The glossy knob of the head of a spotted turtle peeks out from a vernal pool. Seen from 10 feet away, its tiny eyelid throws a flick of light as it closes.
“Blink,” David Carroll says, with a quietness and adoration he might use to speak to a napping baby. “They can disappear in here so fast, it’s really hard to get your hands on them.”
It has been a rainy May in Warner, N.H., ideal for turtle spotting. Turtle season began a little late this year, April 3, when ice receded in the ponds, and Mr. Carroll saw his first turtle from his snowshoes.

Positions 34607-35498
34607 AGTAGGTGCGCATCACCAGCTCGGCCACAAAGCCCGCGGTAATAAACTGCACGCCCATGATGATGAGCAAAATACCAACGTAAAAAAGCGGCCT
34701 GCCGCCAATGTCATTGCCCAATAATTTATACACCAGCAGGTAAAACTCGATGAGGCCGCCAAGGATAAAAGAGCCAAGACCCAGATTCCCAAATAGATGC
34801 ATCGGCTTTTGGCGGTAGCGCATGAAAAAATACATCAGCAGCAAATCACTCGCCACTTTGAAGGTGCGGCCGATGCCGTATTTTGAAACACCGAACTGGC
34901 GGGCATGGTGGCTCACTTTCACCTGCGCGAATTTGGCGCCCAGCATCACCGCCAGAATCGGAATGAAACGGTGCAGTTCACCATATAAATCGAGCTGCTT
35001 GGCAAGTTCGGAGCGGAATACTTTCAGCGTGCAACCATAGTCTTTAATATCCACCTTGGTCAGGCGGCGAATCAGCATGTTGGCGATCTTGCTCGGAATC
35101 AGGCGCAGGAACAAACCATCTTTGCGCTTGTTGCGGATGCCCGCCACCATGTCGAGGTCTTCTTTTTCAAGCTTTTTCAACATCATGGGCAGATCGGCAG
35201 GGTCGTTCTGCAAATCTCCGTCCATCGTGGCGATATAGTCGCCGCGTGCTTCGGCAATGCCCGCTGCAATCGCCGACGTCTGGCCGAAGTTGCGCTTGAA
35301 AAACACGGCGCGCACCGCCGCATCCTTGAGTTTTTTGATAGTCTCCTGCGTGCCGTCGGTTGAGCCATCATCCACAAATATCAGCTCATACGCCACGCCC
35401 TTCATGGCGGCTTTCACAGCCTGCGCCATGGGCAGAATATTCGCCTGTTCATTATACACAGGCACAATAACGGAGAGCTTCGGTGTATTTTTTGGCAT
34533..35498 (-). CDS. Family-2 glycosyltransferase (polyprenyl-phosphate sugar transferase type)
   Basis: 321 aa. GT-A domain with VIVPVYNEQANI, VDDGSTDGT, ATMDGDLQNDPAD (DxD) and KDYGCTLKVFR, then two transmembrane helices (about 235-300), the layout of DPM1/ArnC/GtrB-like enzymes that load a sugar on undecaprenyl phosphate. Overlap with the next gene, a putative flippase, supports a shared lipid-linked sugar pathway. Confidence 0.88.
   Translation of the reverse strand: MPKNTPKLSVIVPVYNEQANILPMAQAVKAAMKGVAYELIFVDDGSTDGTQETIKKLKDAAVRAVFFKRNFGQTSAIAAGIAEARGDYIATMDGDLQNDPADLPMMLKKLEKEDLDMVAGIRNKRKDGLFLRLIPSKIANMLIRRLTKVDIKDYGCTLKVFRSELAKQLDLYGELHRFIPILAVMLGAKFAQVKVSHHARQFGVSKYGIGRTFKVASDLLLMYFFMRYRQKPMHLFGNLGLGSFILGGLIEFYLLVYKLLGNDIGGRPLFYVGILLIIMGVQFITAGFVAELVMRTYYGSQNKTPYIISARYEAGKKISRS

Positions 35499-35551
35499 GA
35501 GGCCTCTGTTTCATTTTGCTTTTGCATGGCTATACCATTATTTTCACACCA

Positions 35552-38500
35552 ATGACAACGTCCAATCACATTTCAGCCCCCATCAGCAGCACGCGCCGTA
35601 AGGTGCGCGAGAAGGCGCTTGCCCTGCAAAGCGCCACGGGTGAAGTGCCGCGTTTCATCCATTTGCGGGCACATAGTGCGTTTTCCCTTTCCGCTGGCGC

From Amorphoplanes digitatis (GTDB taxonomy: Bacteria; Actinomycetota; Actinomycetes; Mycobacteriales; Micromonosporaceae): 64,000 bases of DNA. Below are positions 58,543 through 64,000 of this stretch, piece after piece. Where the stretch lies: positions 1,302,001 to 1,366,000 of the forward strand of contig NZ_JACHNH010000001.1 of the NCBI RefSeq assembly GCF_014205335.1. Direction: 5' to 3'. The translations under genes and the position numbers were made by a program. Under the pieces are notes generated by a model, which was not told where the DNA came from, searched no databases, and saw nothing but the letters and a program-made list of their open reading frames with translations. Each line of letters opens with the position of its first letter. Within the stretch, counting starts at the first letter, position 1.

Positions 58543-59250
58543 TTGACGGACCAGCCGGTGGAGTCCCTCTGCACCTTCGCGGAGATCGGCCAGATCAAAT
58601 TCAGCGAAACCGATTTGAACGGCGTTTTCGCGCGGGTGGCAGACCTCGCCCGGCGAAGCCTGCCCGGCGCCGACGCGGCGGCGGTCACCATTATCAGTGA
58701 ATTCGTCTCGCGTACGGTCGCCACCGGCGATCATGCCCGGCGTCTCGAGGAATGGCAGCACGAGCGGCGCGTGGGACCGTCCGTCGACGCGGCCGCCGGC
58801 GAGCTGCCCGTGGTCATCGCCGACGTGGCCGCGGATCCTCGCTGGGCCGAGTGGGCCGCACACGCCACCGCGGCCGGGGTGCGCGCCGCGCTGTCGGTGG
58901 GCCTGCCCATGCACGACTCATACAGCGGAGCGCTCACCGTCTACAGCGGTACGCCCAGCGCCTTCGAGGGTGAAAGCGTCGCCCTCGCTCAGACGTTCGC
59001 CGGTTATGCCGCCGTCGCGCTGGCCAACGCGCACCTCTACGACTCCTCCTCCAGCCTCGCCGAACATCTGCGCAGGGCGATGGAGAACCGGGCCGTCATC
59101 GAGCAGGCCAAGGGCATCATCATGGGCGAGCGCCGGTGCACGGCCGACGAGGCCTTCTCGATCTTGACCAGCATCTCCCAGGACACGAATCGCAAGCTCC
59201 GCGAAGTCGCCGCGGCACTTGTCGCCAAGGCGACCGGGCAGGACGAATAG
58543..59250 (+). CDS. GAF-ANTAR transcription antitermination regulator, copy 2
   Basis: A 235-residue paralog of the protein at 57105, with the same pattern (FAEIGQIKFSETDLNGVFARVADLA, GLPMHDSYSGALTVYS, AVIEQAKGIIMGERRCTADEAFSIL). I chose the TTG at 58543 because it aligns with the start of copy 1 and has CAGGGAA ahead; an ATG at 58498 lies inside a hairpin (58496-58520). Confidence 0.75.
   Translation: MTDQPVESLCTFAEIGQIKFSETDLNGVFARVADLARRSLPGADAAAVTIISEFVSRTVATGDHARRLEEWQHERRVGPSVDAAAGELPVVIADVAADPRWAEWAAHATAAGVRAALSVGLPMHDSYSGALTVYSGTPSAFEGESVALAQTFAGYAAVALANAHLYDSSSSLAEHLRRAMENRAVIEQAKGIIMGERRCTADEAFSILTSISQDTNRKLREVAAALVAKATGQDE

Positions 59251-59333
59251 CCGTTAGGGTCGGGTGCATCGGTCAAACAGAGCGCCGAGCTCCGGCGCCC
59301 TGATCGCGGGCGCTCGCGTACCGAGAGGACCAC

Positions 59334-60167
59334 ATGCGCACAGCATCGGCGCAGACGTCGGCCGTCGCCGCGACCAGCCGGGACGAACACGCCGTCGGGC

Now that the season is in full swing, he’ll come out almost every day to observe spotted and wood turtles until they go back into hibernation in October.
For more than 30 years, Carroll has followed the same turtle-tracking routine on this 1,000-acre piece of land near his home. He records details of the turtles and their nests. When he finds a new turtle, he’ll pluck it up and file small notches on its shell to mark it.
Despite the large amount of data that Carroll has accumulated, he’s made relatively small contributions to the field of biology. He’s helped graduate students with thesis projects, and he’s given away some records to other biologists. But he hasn’t published any papers of his own.
“I could never do the right kind of number crunching, statistical analysis,” Carroll says.